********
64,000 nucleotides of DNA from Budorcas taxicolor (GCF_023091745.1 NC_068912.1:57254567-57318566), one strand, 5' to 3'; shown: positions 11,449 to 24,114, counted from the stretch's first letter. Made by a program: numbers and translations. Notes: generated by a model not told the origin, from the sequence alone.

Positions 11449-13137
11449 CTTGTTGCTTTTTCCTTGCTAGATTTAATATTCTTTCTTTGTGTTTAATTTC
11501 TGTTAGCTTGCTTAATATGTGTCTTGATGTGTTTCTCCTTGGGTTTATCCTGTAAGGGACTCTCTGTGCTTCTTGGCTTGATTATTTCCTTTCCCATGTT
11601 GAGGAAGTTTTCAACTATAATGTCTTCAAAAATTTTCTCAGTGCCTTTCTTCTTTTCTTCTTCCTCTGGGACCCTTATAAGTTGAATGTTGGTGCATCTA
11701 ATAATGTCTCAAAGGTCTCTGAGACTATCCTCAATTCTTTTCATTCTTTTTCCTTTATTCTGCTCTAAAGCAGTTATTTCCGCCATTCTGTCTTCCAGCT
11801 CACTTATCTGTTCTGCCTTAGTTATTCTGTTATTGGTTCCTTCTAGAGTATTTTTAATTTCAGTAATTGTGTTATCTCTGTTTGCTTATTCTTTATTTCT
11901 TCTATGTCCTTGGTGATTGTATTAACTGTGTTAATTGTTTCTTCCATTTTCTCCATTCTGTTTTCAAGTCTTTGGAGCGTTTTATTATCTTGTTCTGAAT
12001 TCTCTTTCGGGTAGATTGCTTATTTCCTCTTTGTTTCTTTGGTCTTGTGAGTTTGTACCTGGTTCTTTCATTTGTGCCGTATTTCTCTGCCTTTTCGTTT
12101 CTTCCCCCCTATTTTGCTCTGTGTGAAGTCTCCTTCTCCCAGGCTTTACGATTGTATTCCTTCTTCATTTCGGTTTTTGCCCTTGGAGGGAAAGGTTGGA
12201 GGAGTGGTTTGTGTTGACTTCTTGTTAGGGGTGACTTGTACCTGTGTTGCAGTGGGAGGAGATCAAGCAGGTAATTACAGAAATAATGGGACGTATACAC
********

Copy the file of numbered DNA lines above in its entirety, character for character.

64,000 nucleotides of DNA from Budorcas taxicolor (GCF_023091745.1 NC_068912.1:57254567-57318566), one strand, 5' to 3'; shown: positions 11,449 to 24,114, counted from the stretch's first letter. Made by a program: numbers and translations. Notes: generated by a model not told the origin, from the sequence alone.

Positions 11449-13137
11449 CTTGTTGCTTTTTCCTTGCTAGATTTAATATTCTTTCTTTGTGTTTAATTTC
11501 TGTTAGCTTGCTTAATATGTGTCTTGATGTGTTTCTCCTTGGGTTTATCCTGTAAGGGACTCTCTGTGCTTCTTGGCTTGATTATTTCCTTTCCCATGTT
11601 GAGGAAGTTTTCAACTATAATGTCTTCAAAAATTTTCTCAGTGCCTTTCTTCTTTTCTTCTTCCTCTGGGACCCTTATAAGTTGAATGTTGGTGCATCTA
11701 ATAATGTCTCAAAGGTCTCTGAGACTATCCTCAATTCTTTTCATTCTTTTTCCTTTATTCTGCTCTAAAGCAGTTATTTCCGCCATTCTGTCTTCCAGCT
11801 CACTTATCTGTTCTGCCTTAGTTATTCTGTTATTGGTTCCTTCTAGAGTATTTTTAATTTCAGTAATTGTGTTATCTCTGTTTGCTTATTCTTTATTTCT
11901 TCTATGTCCTTGGTGATTGTATTAACTGTGTTAATTGTTTCTTCCATTTTCTCCATTCTGTTTTCAAGTCTTTGGAGCGTTTTATTATCTTGTTCTGAAT
12001 TCTCTTTCGGGTAGATTGCTTATTTCCTCTTTGTTTCTTTGGTCTTGTGAGTTTGTACCTGGTTCTTTCATTTGTGCCGTATTTCTCTGCCTTTTCGTTT
12101 CTTCCCCCCTATTTTGCTCTGTGTGAAGTCTCCTTCTCCCAGGCTTTACGATTGTATTCCTTCTTCATTTCGGTTTTTGCCCTTGGAGGGAAAGGTTGGA
12201 GGAGTGGTTTGTGTTGACTTCTTGTTAGGGGTGACTTGTACCTGTGTTGCAGTGGGAGGAGATCAAGCAGGTAATTACAGAAATAATGGGACGTATACAC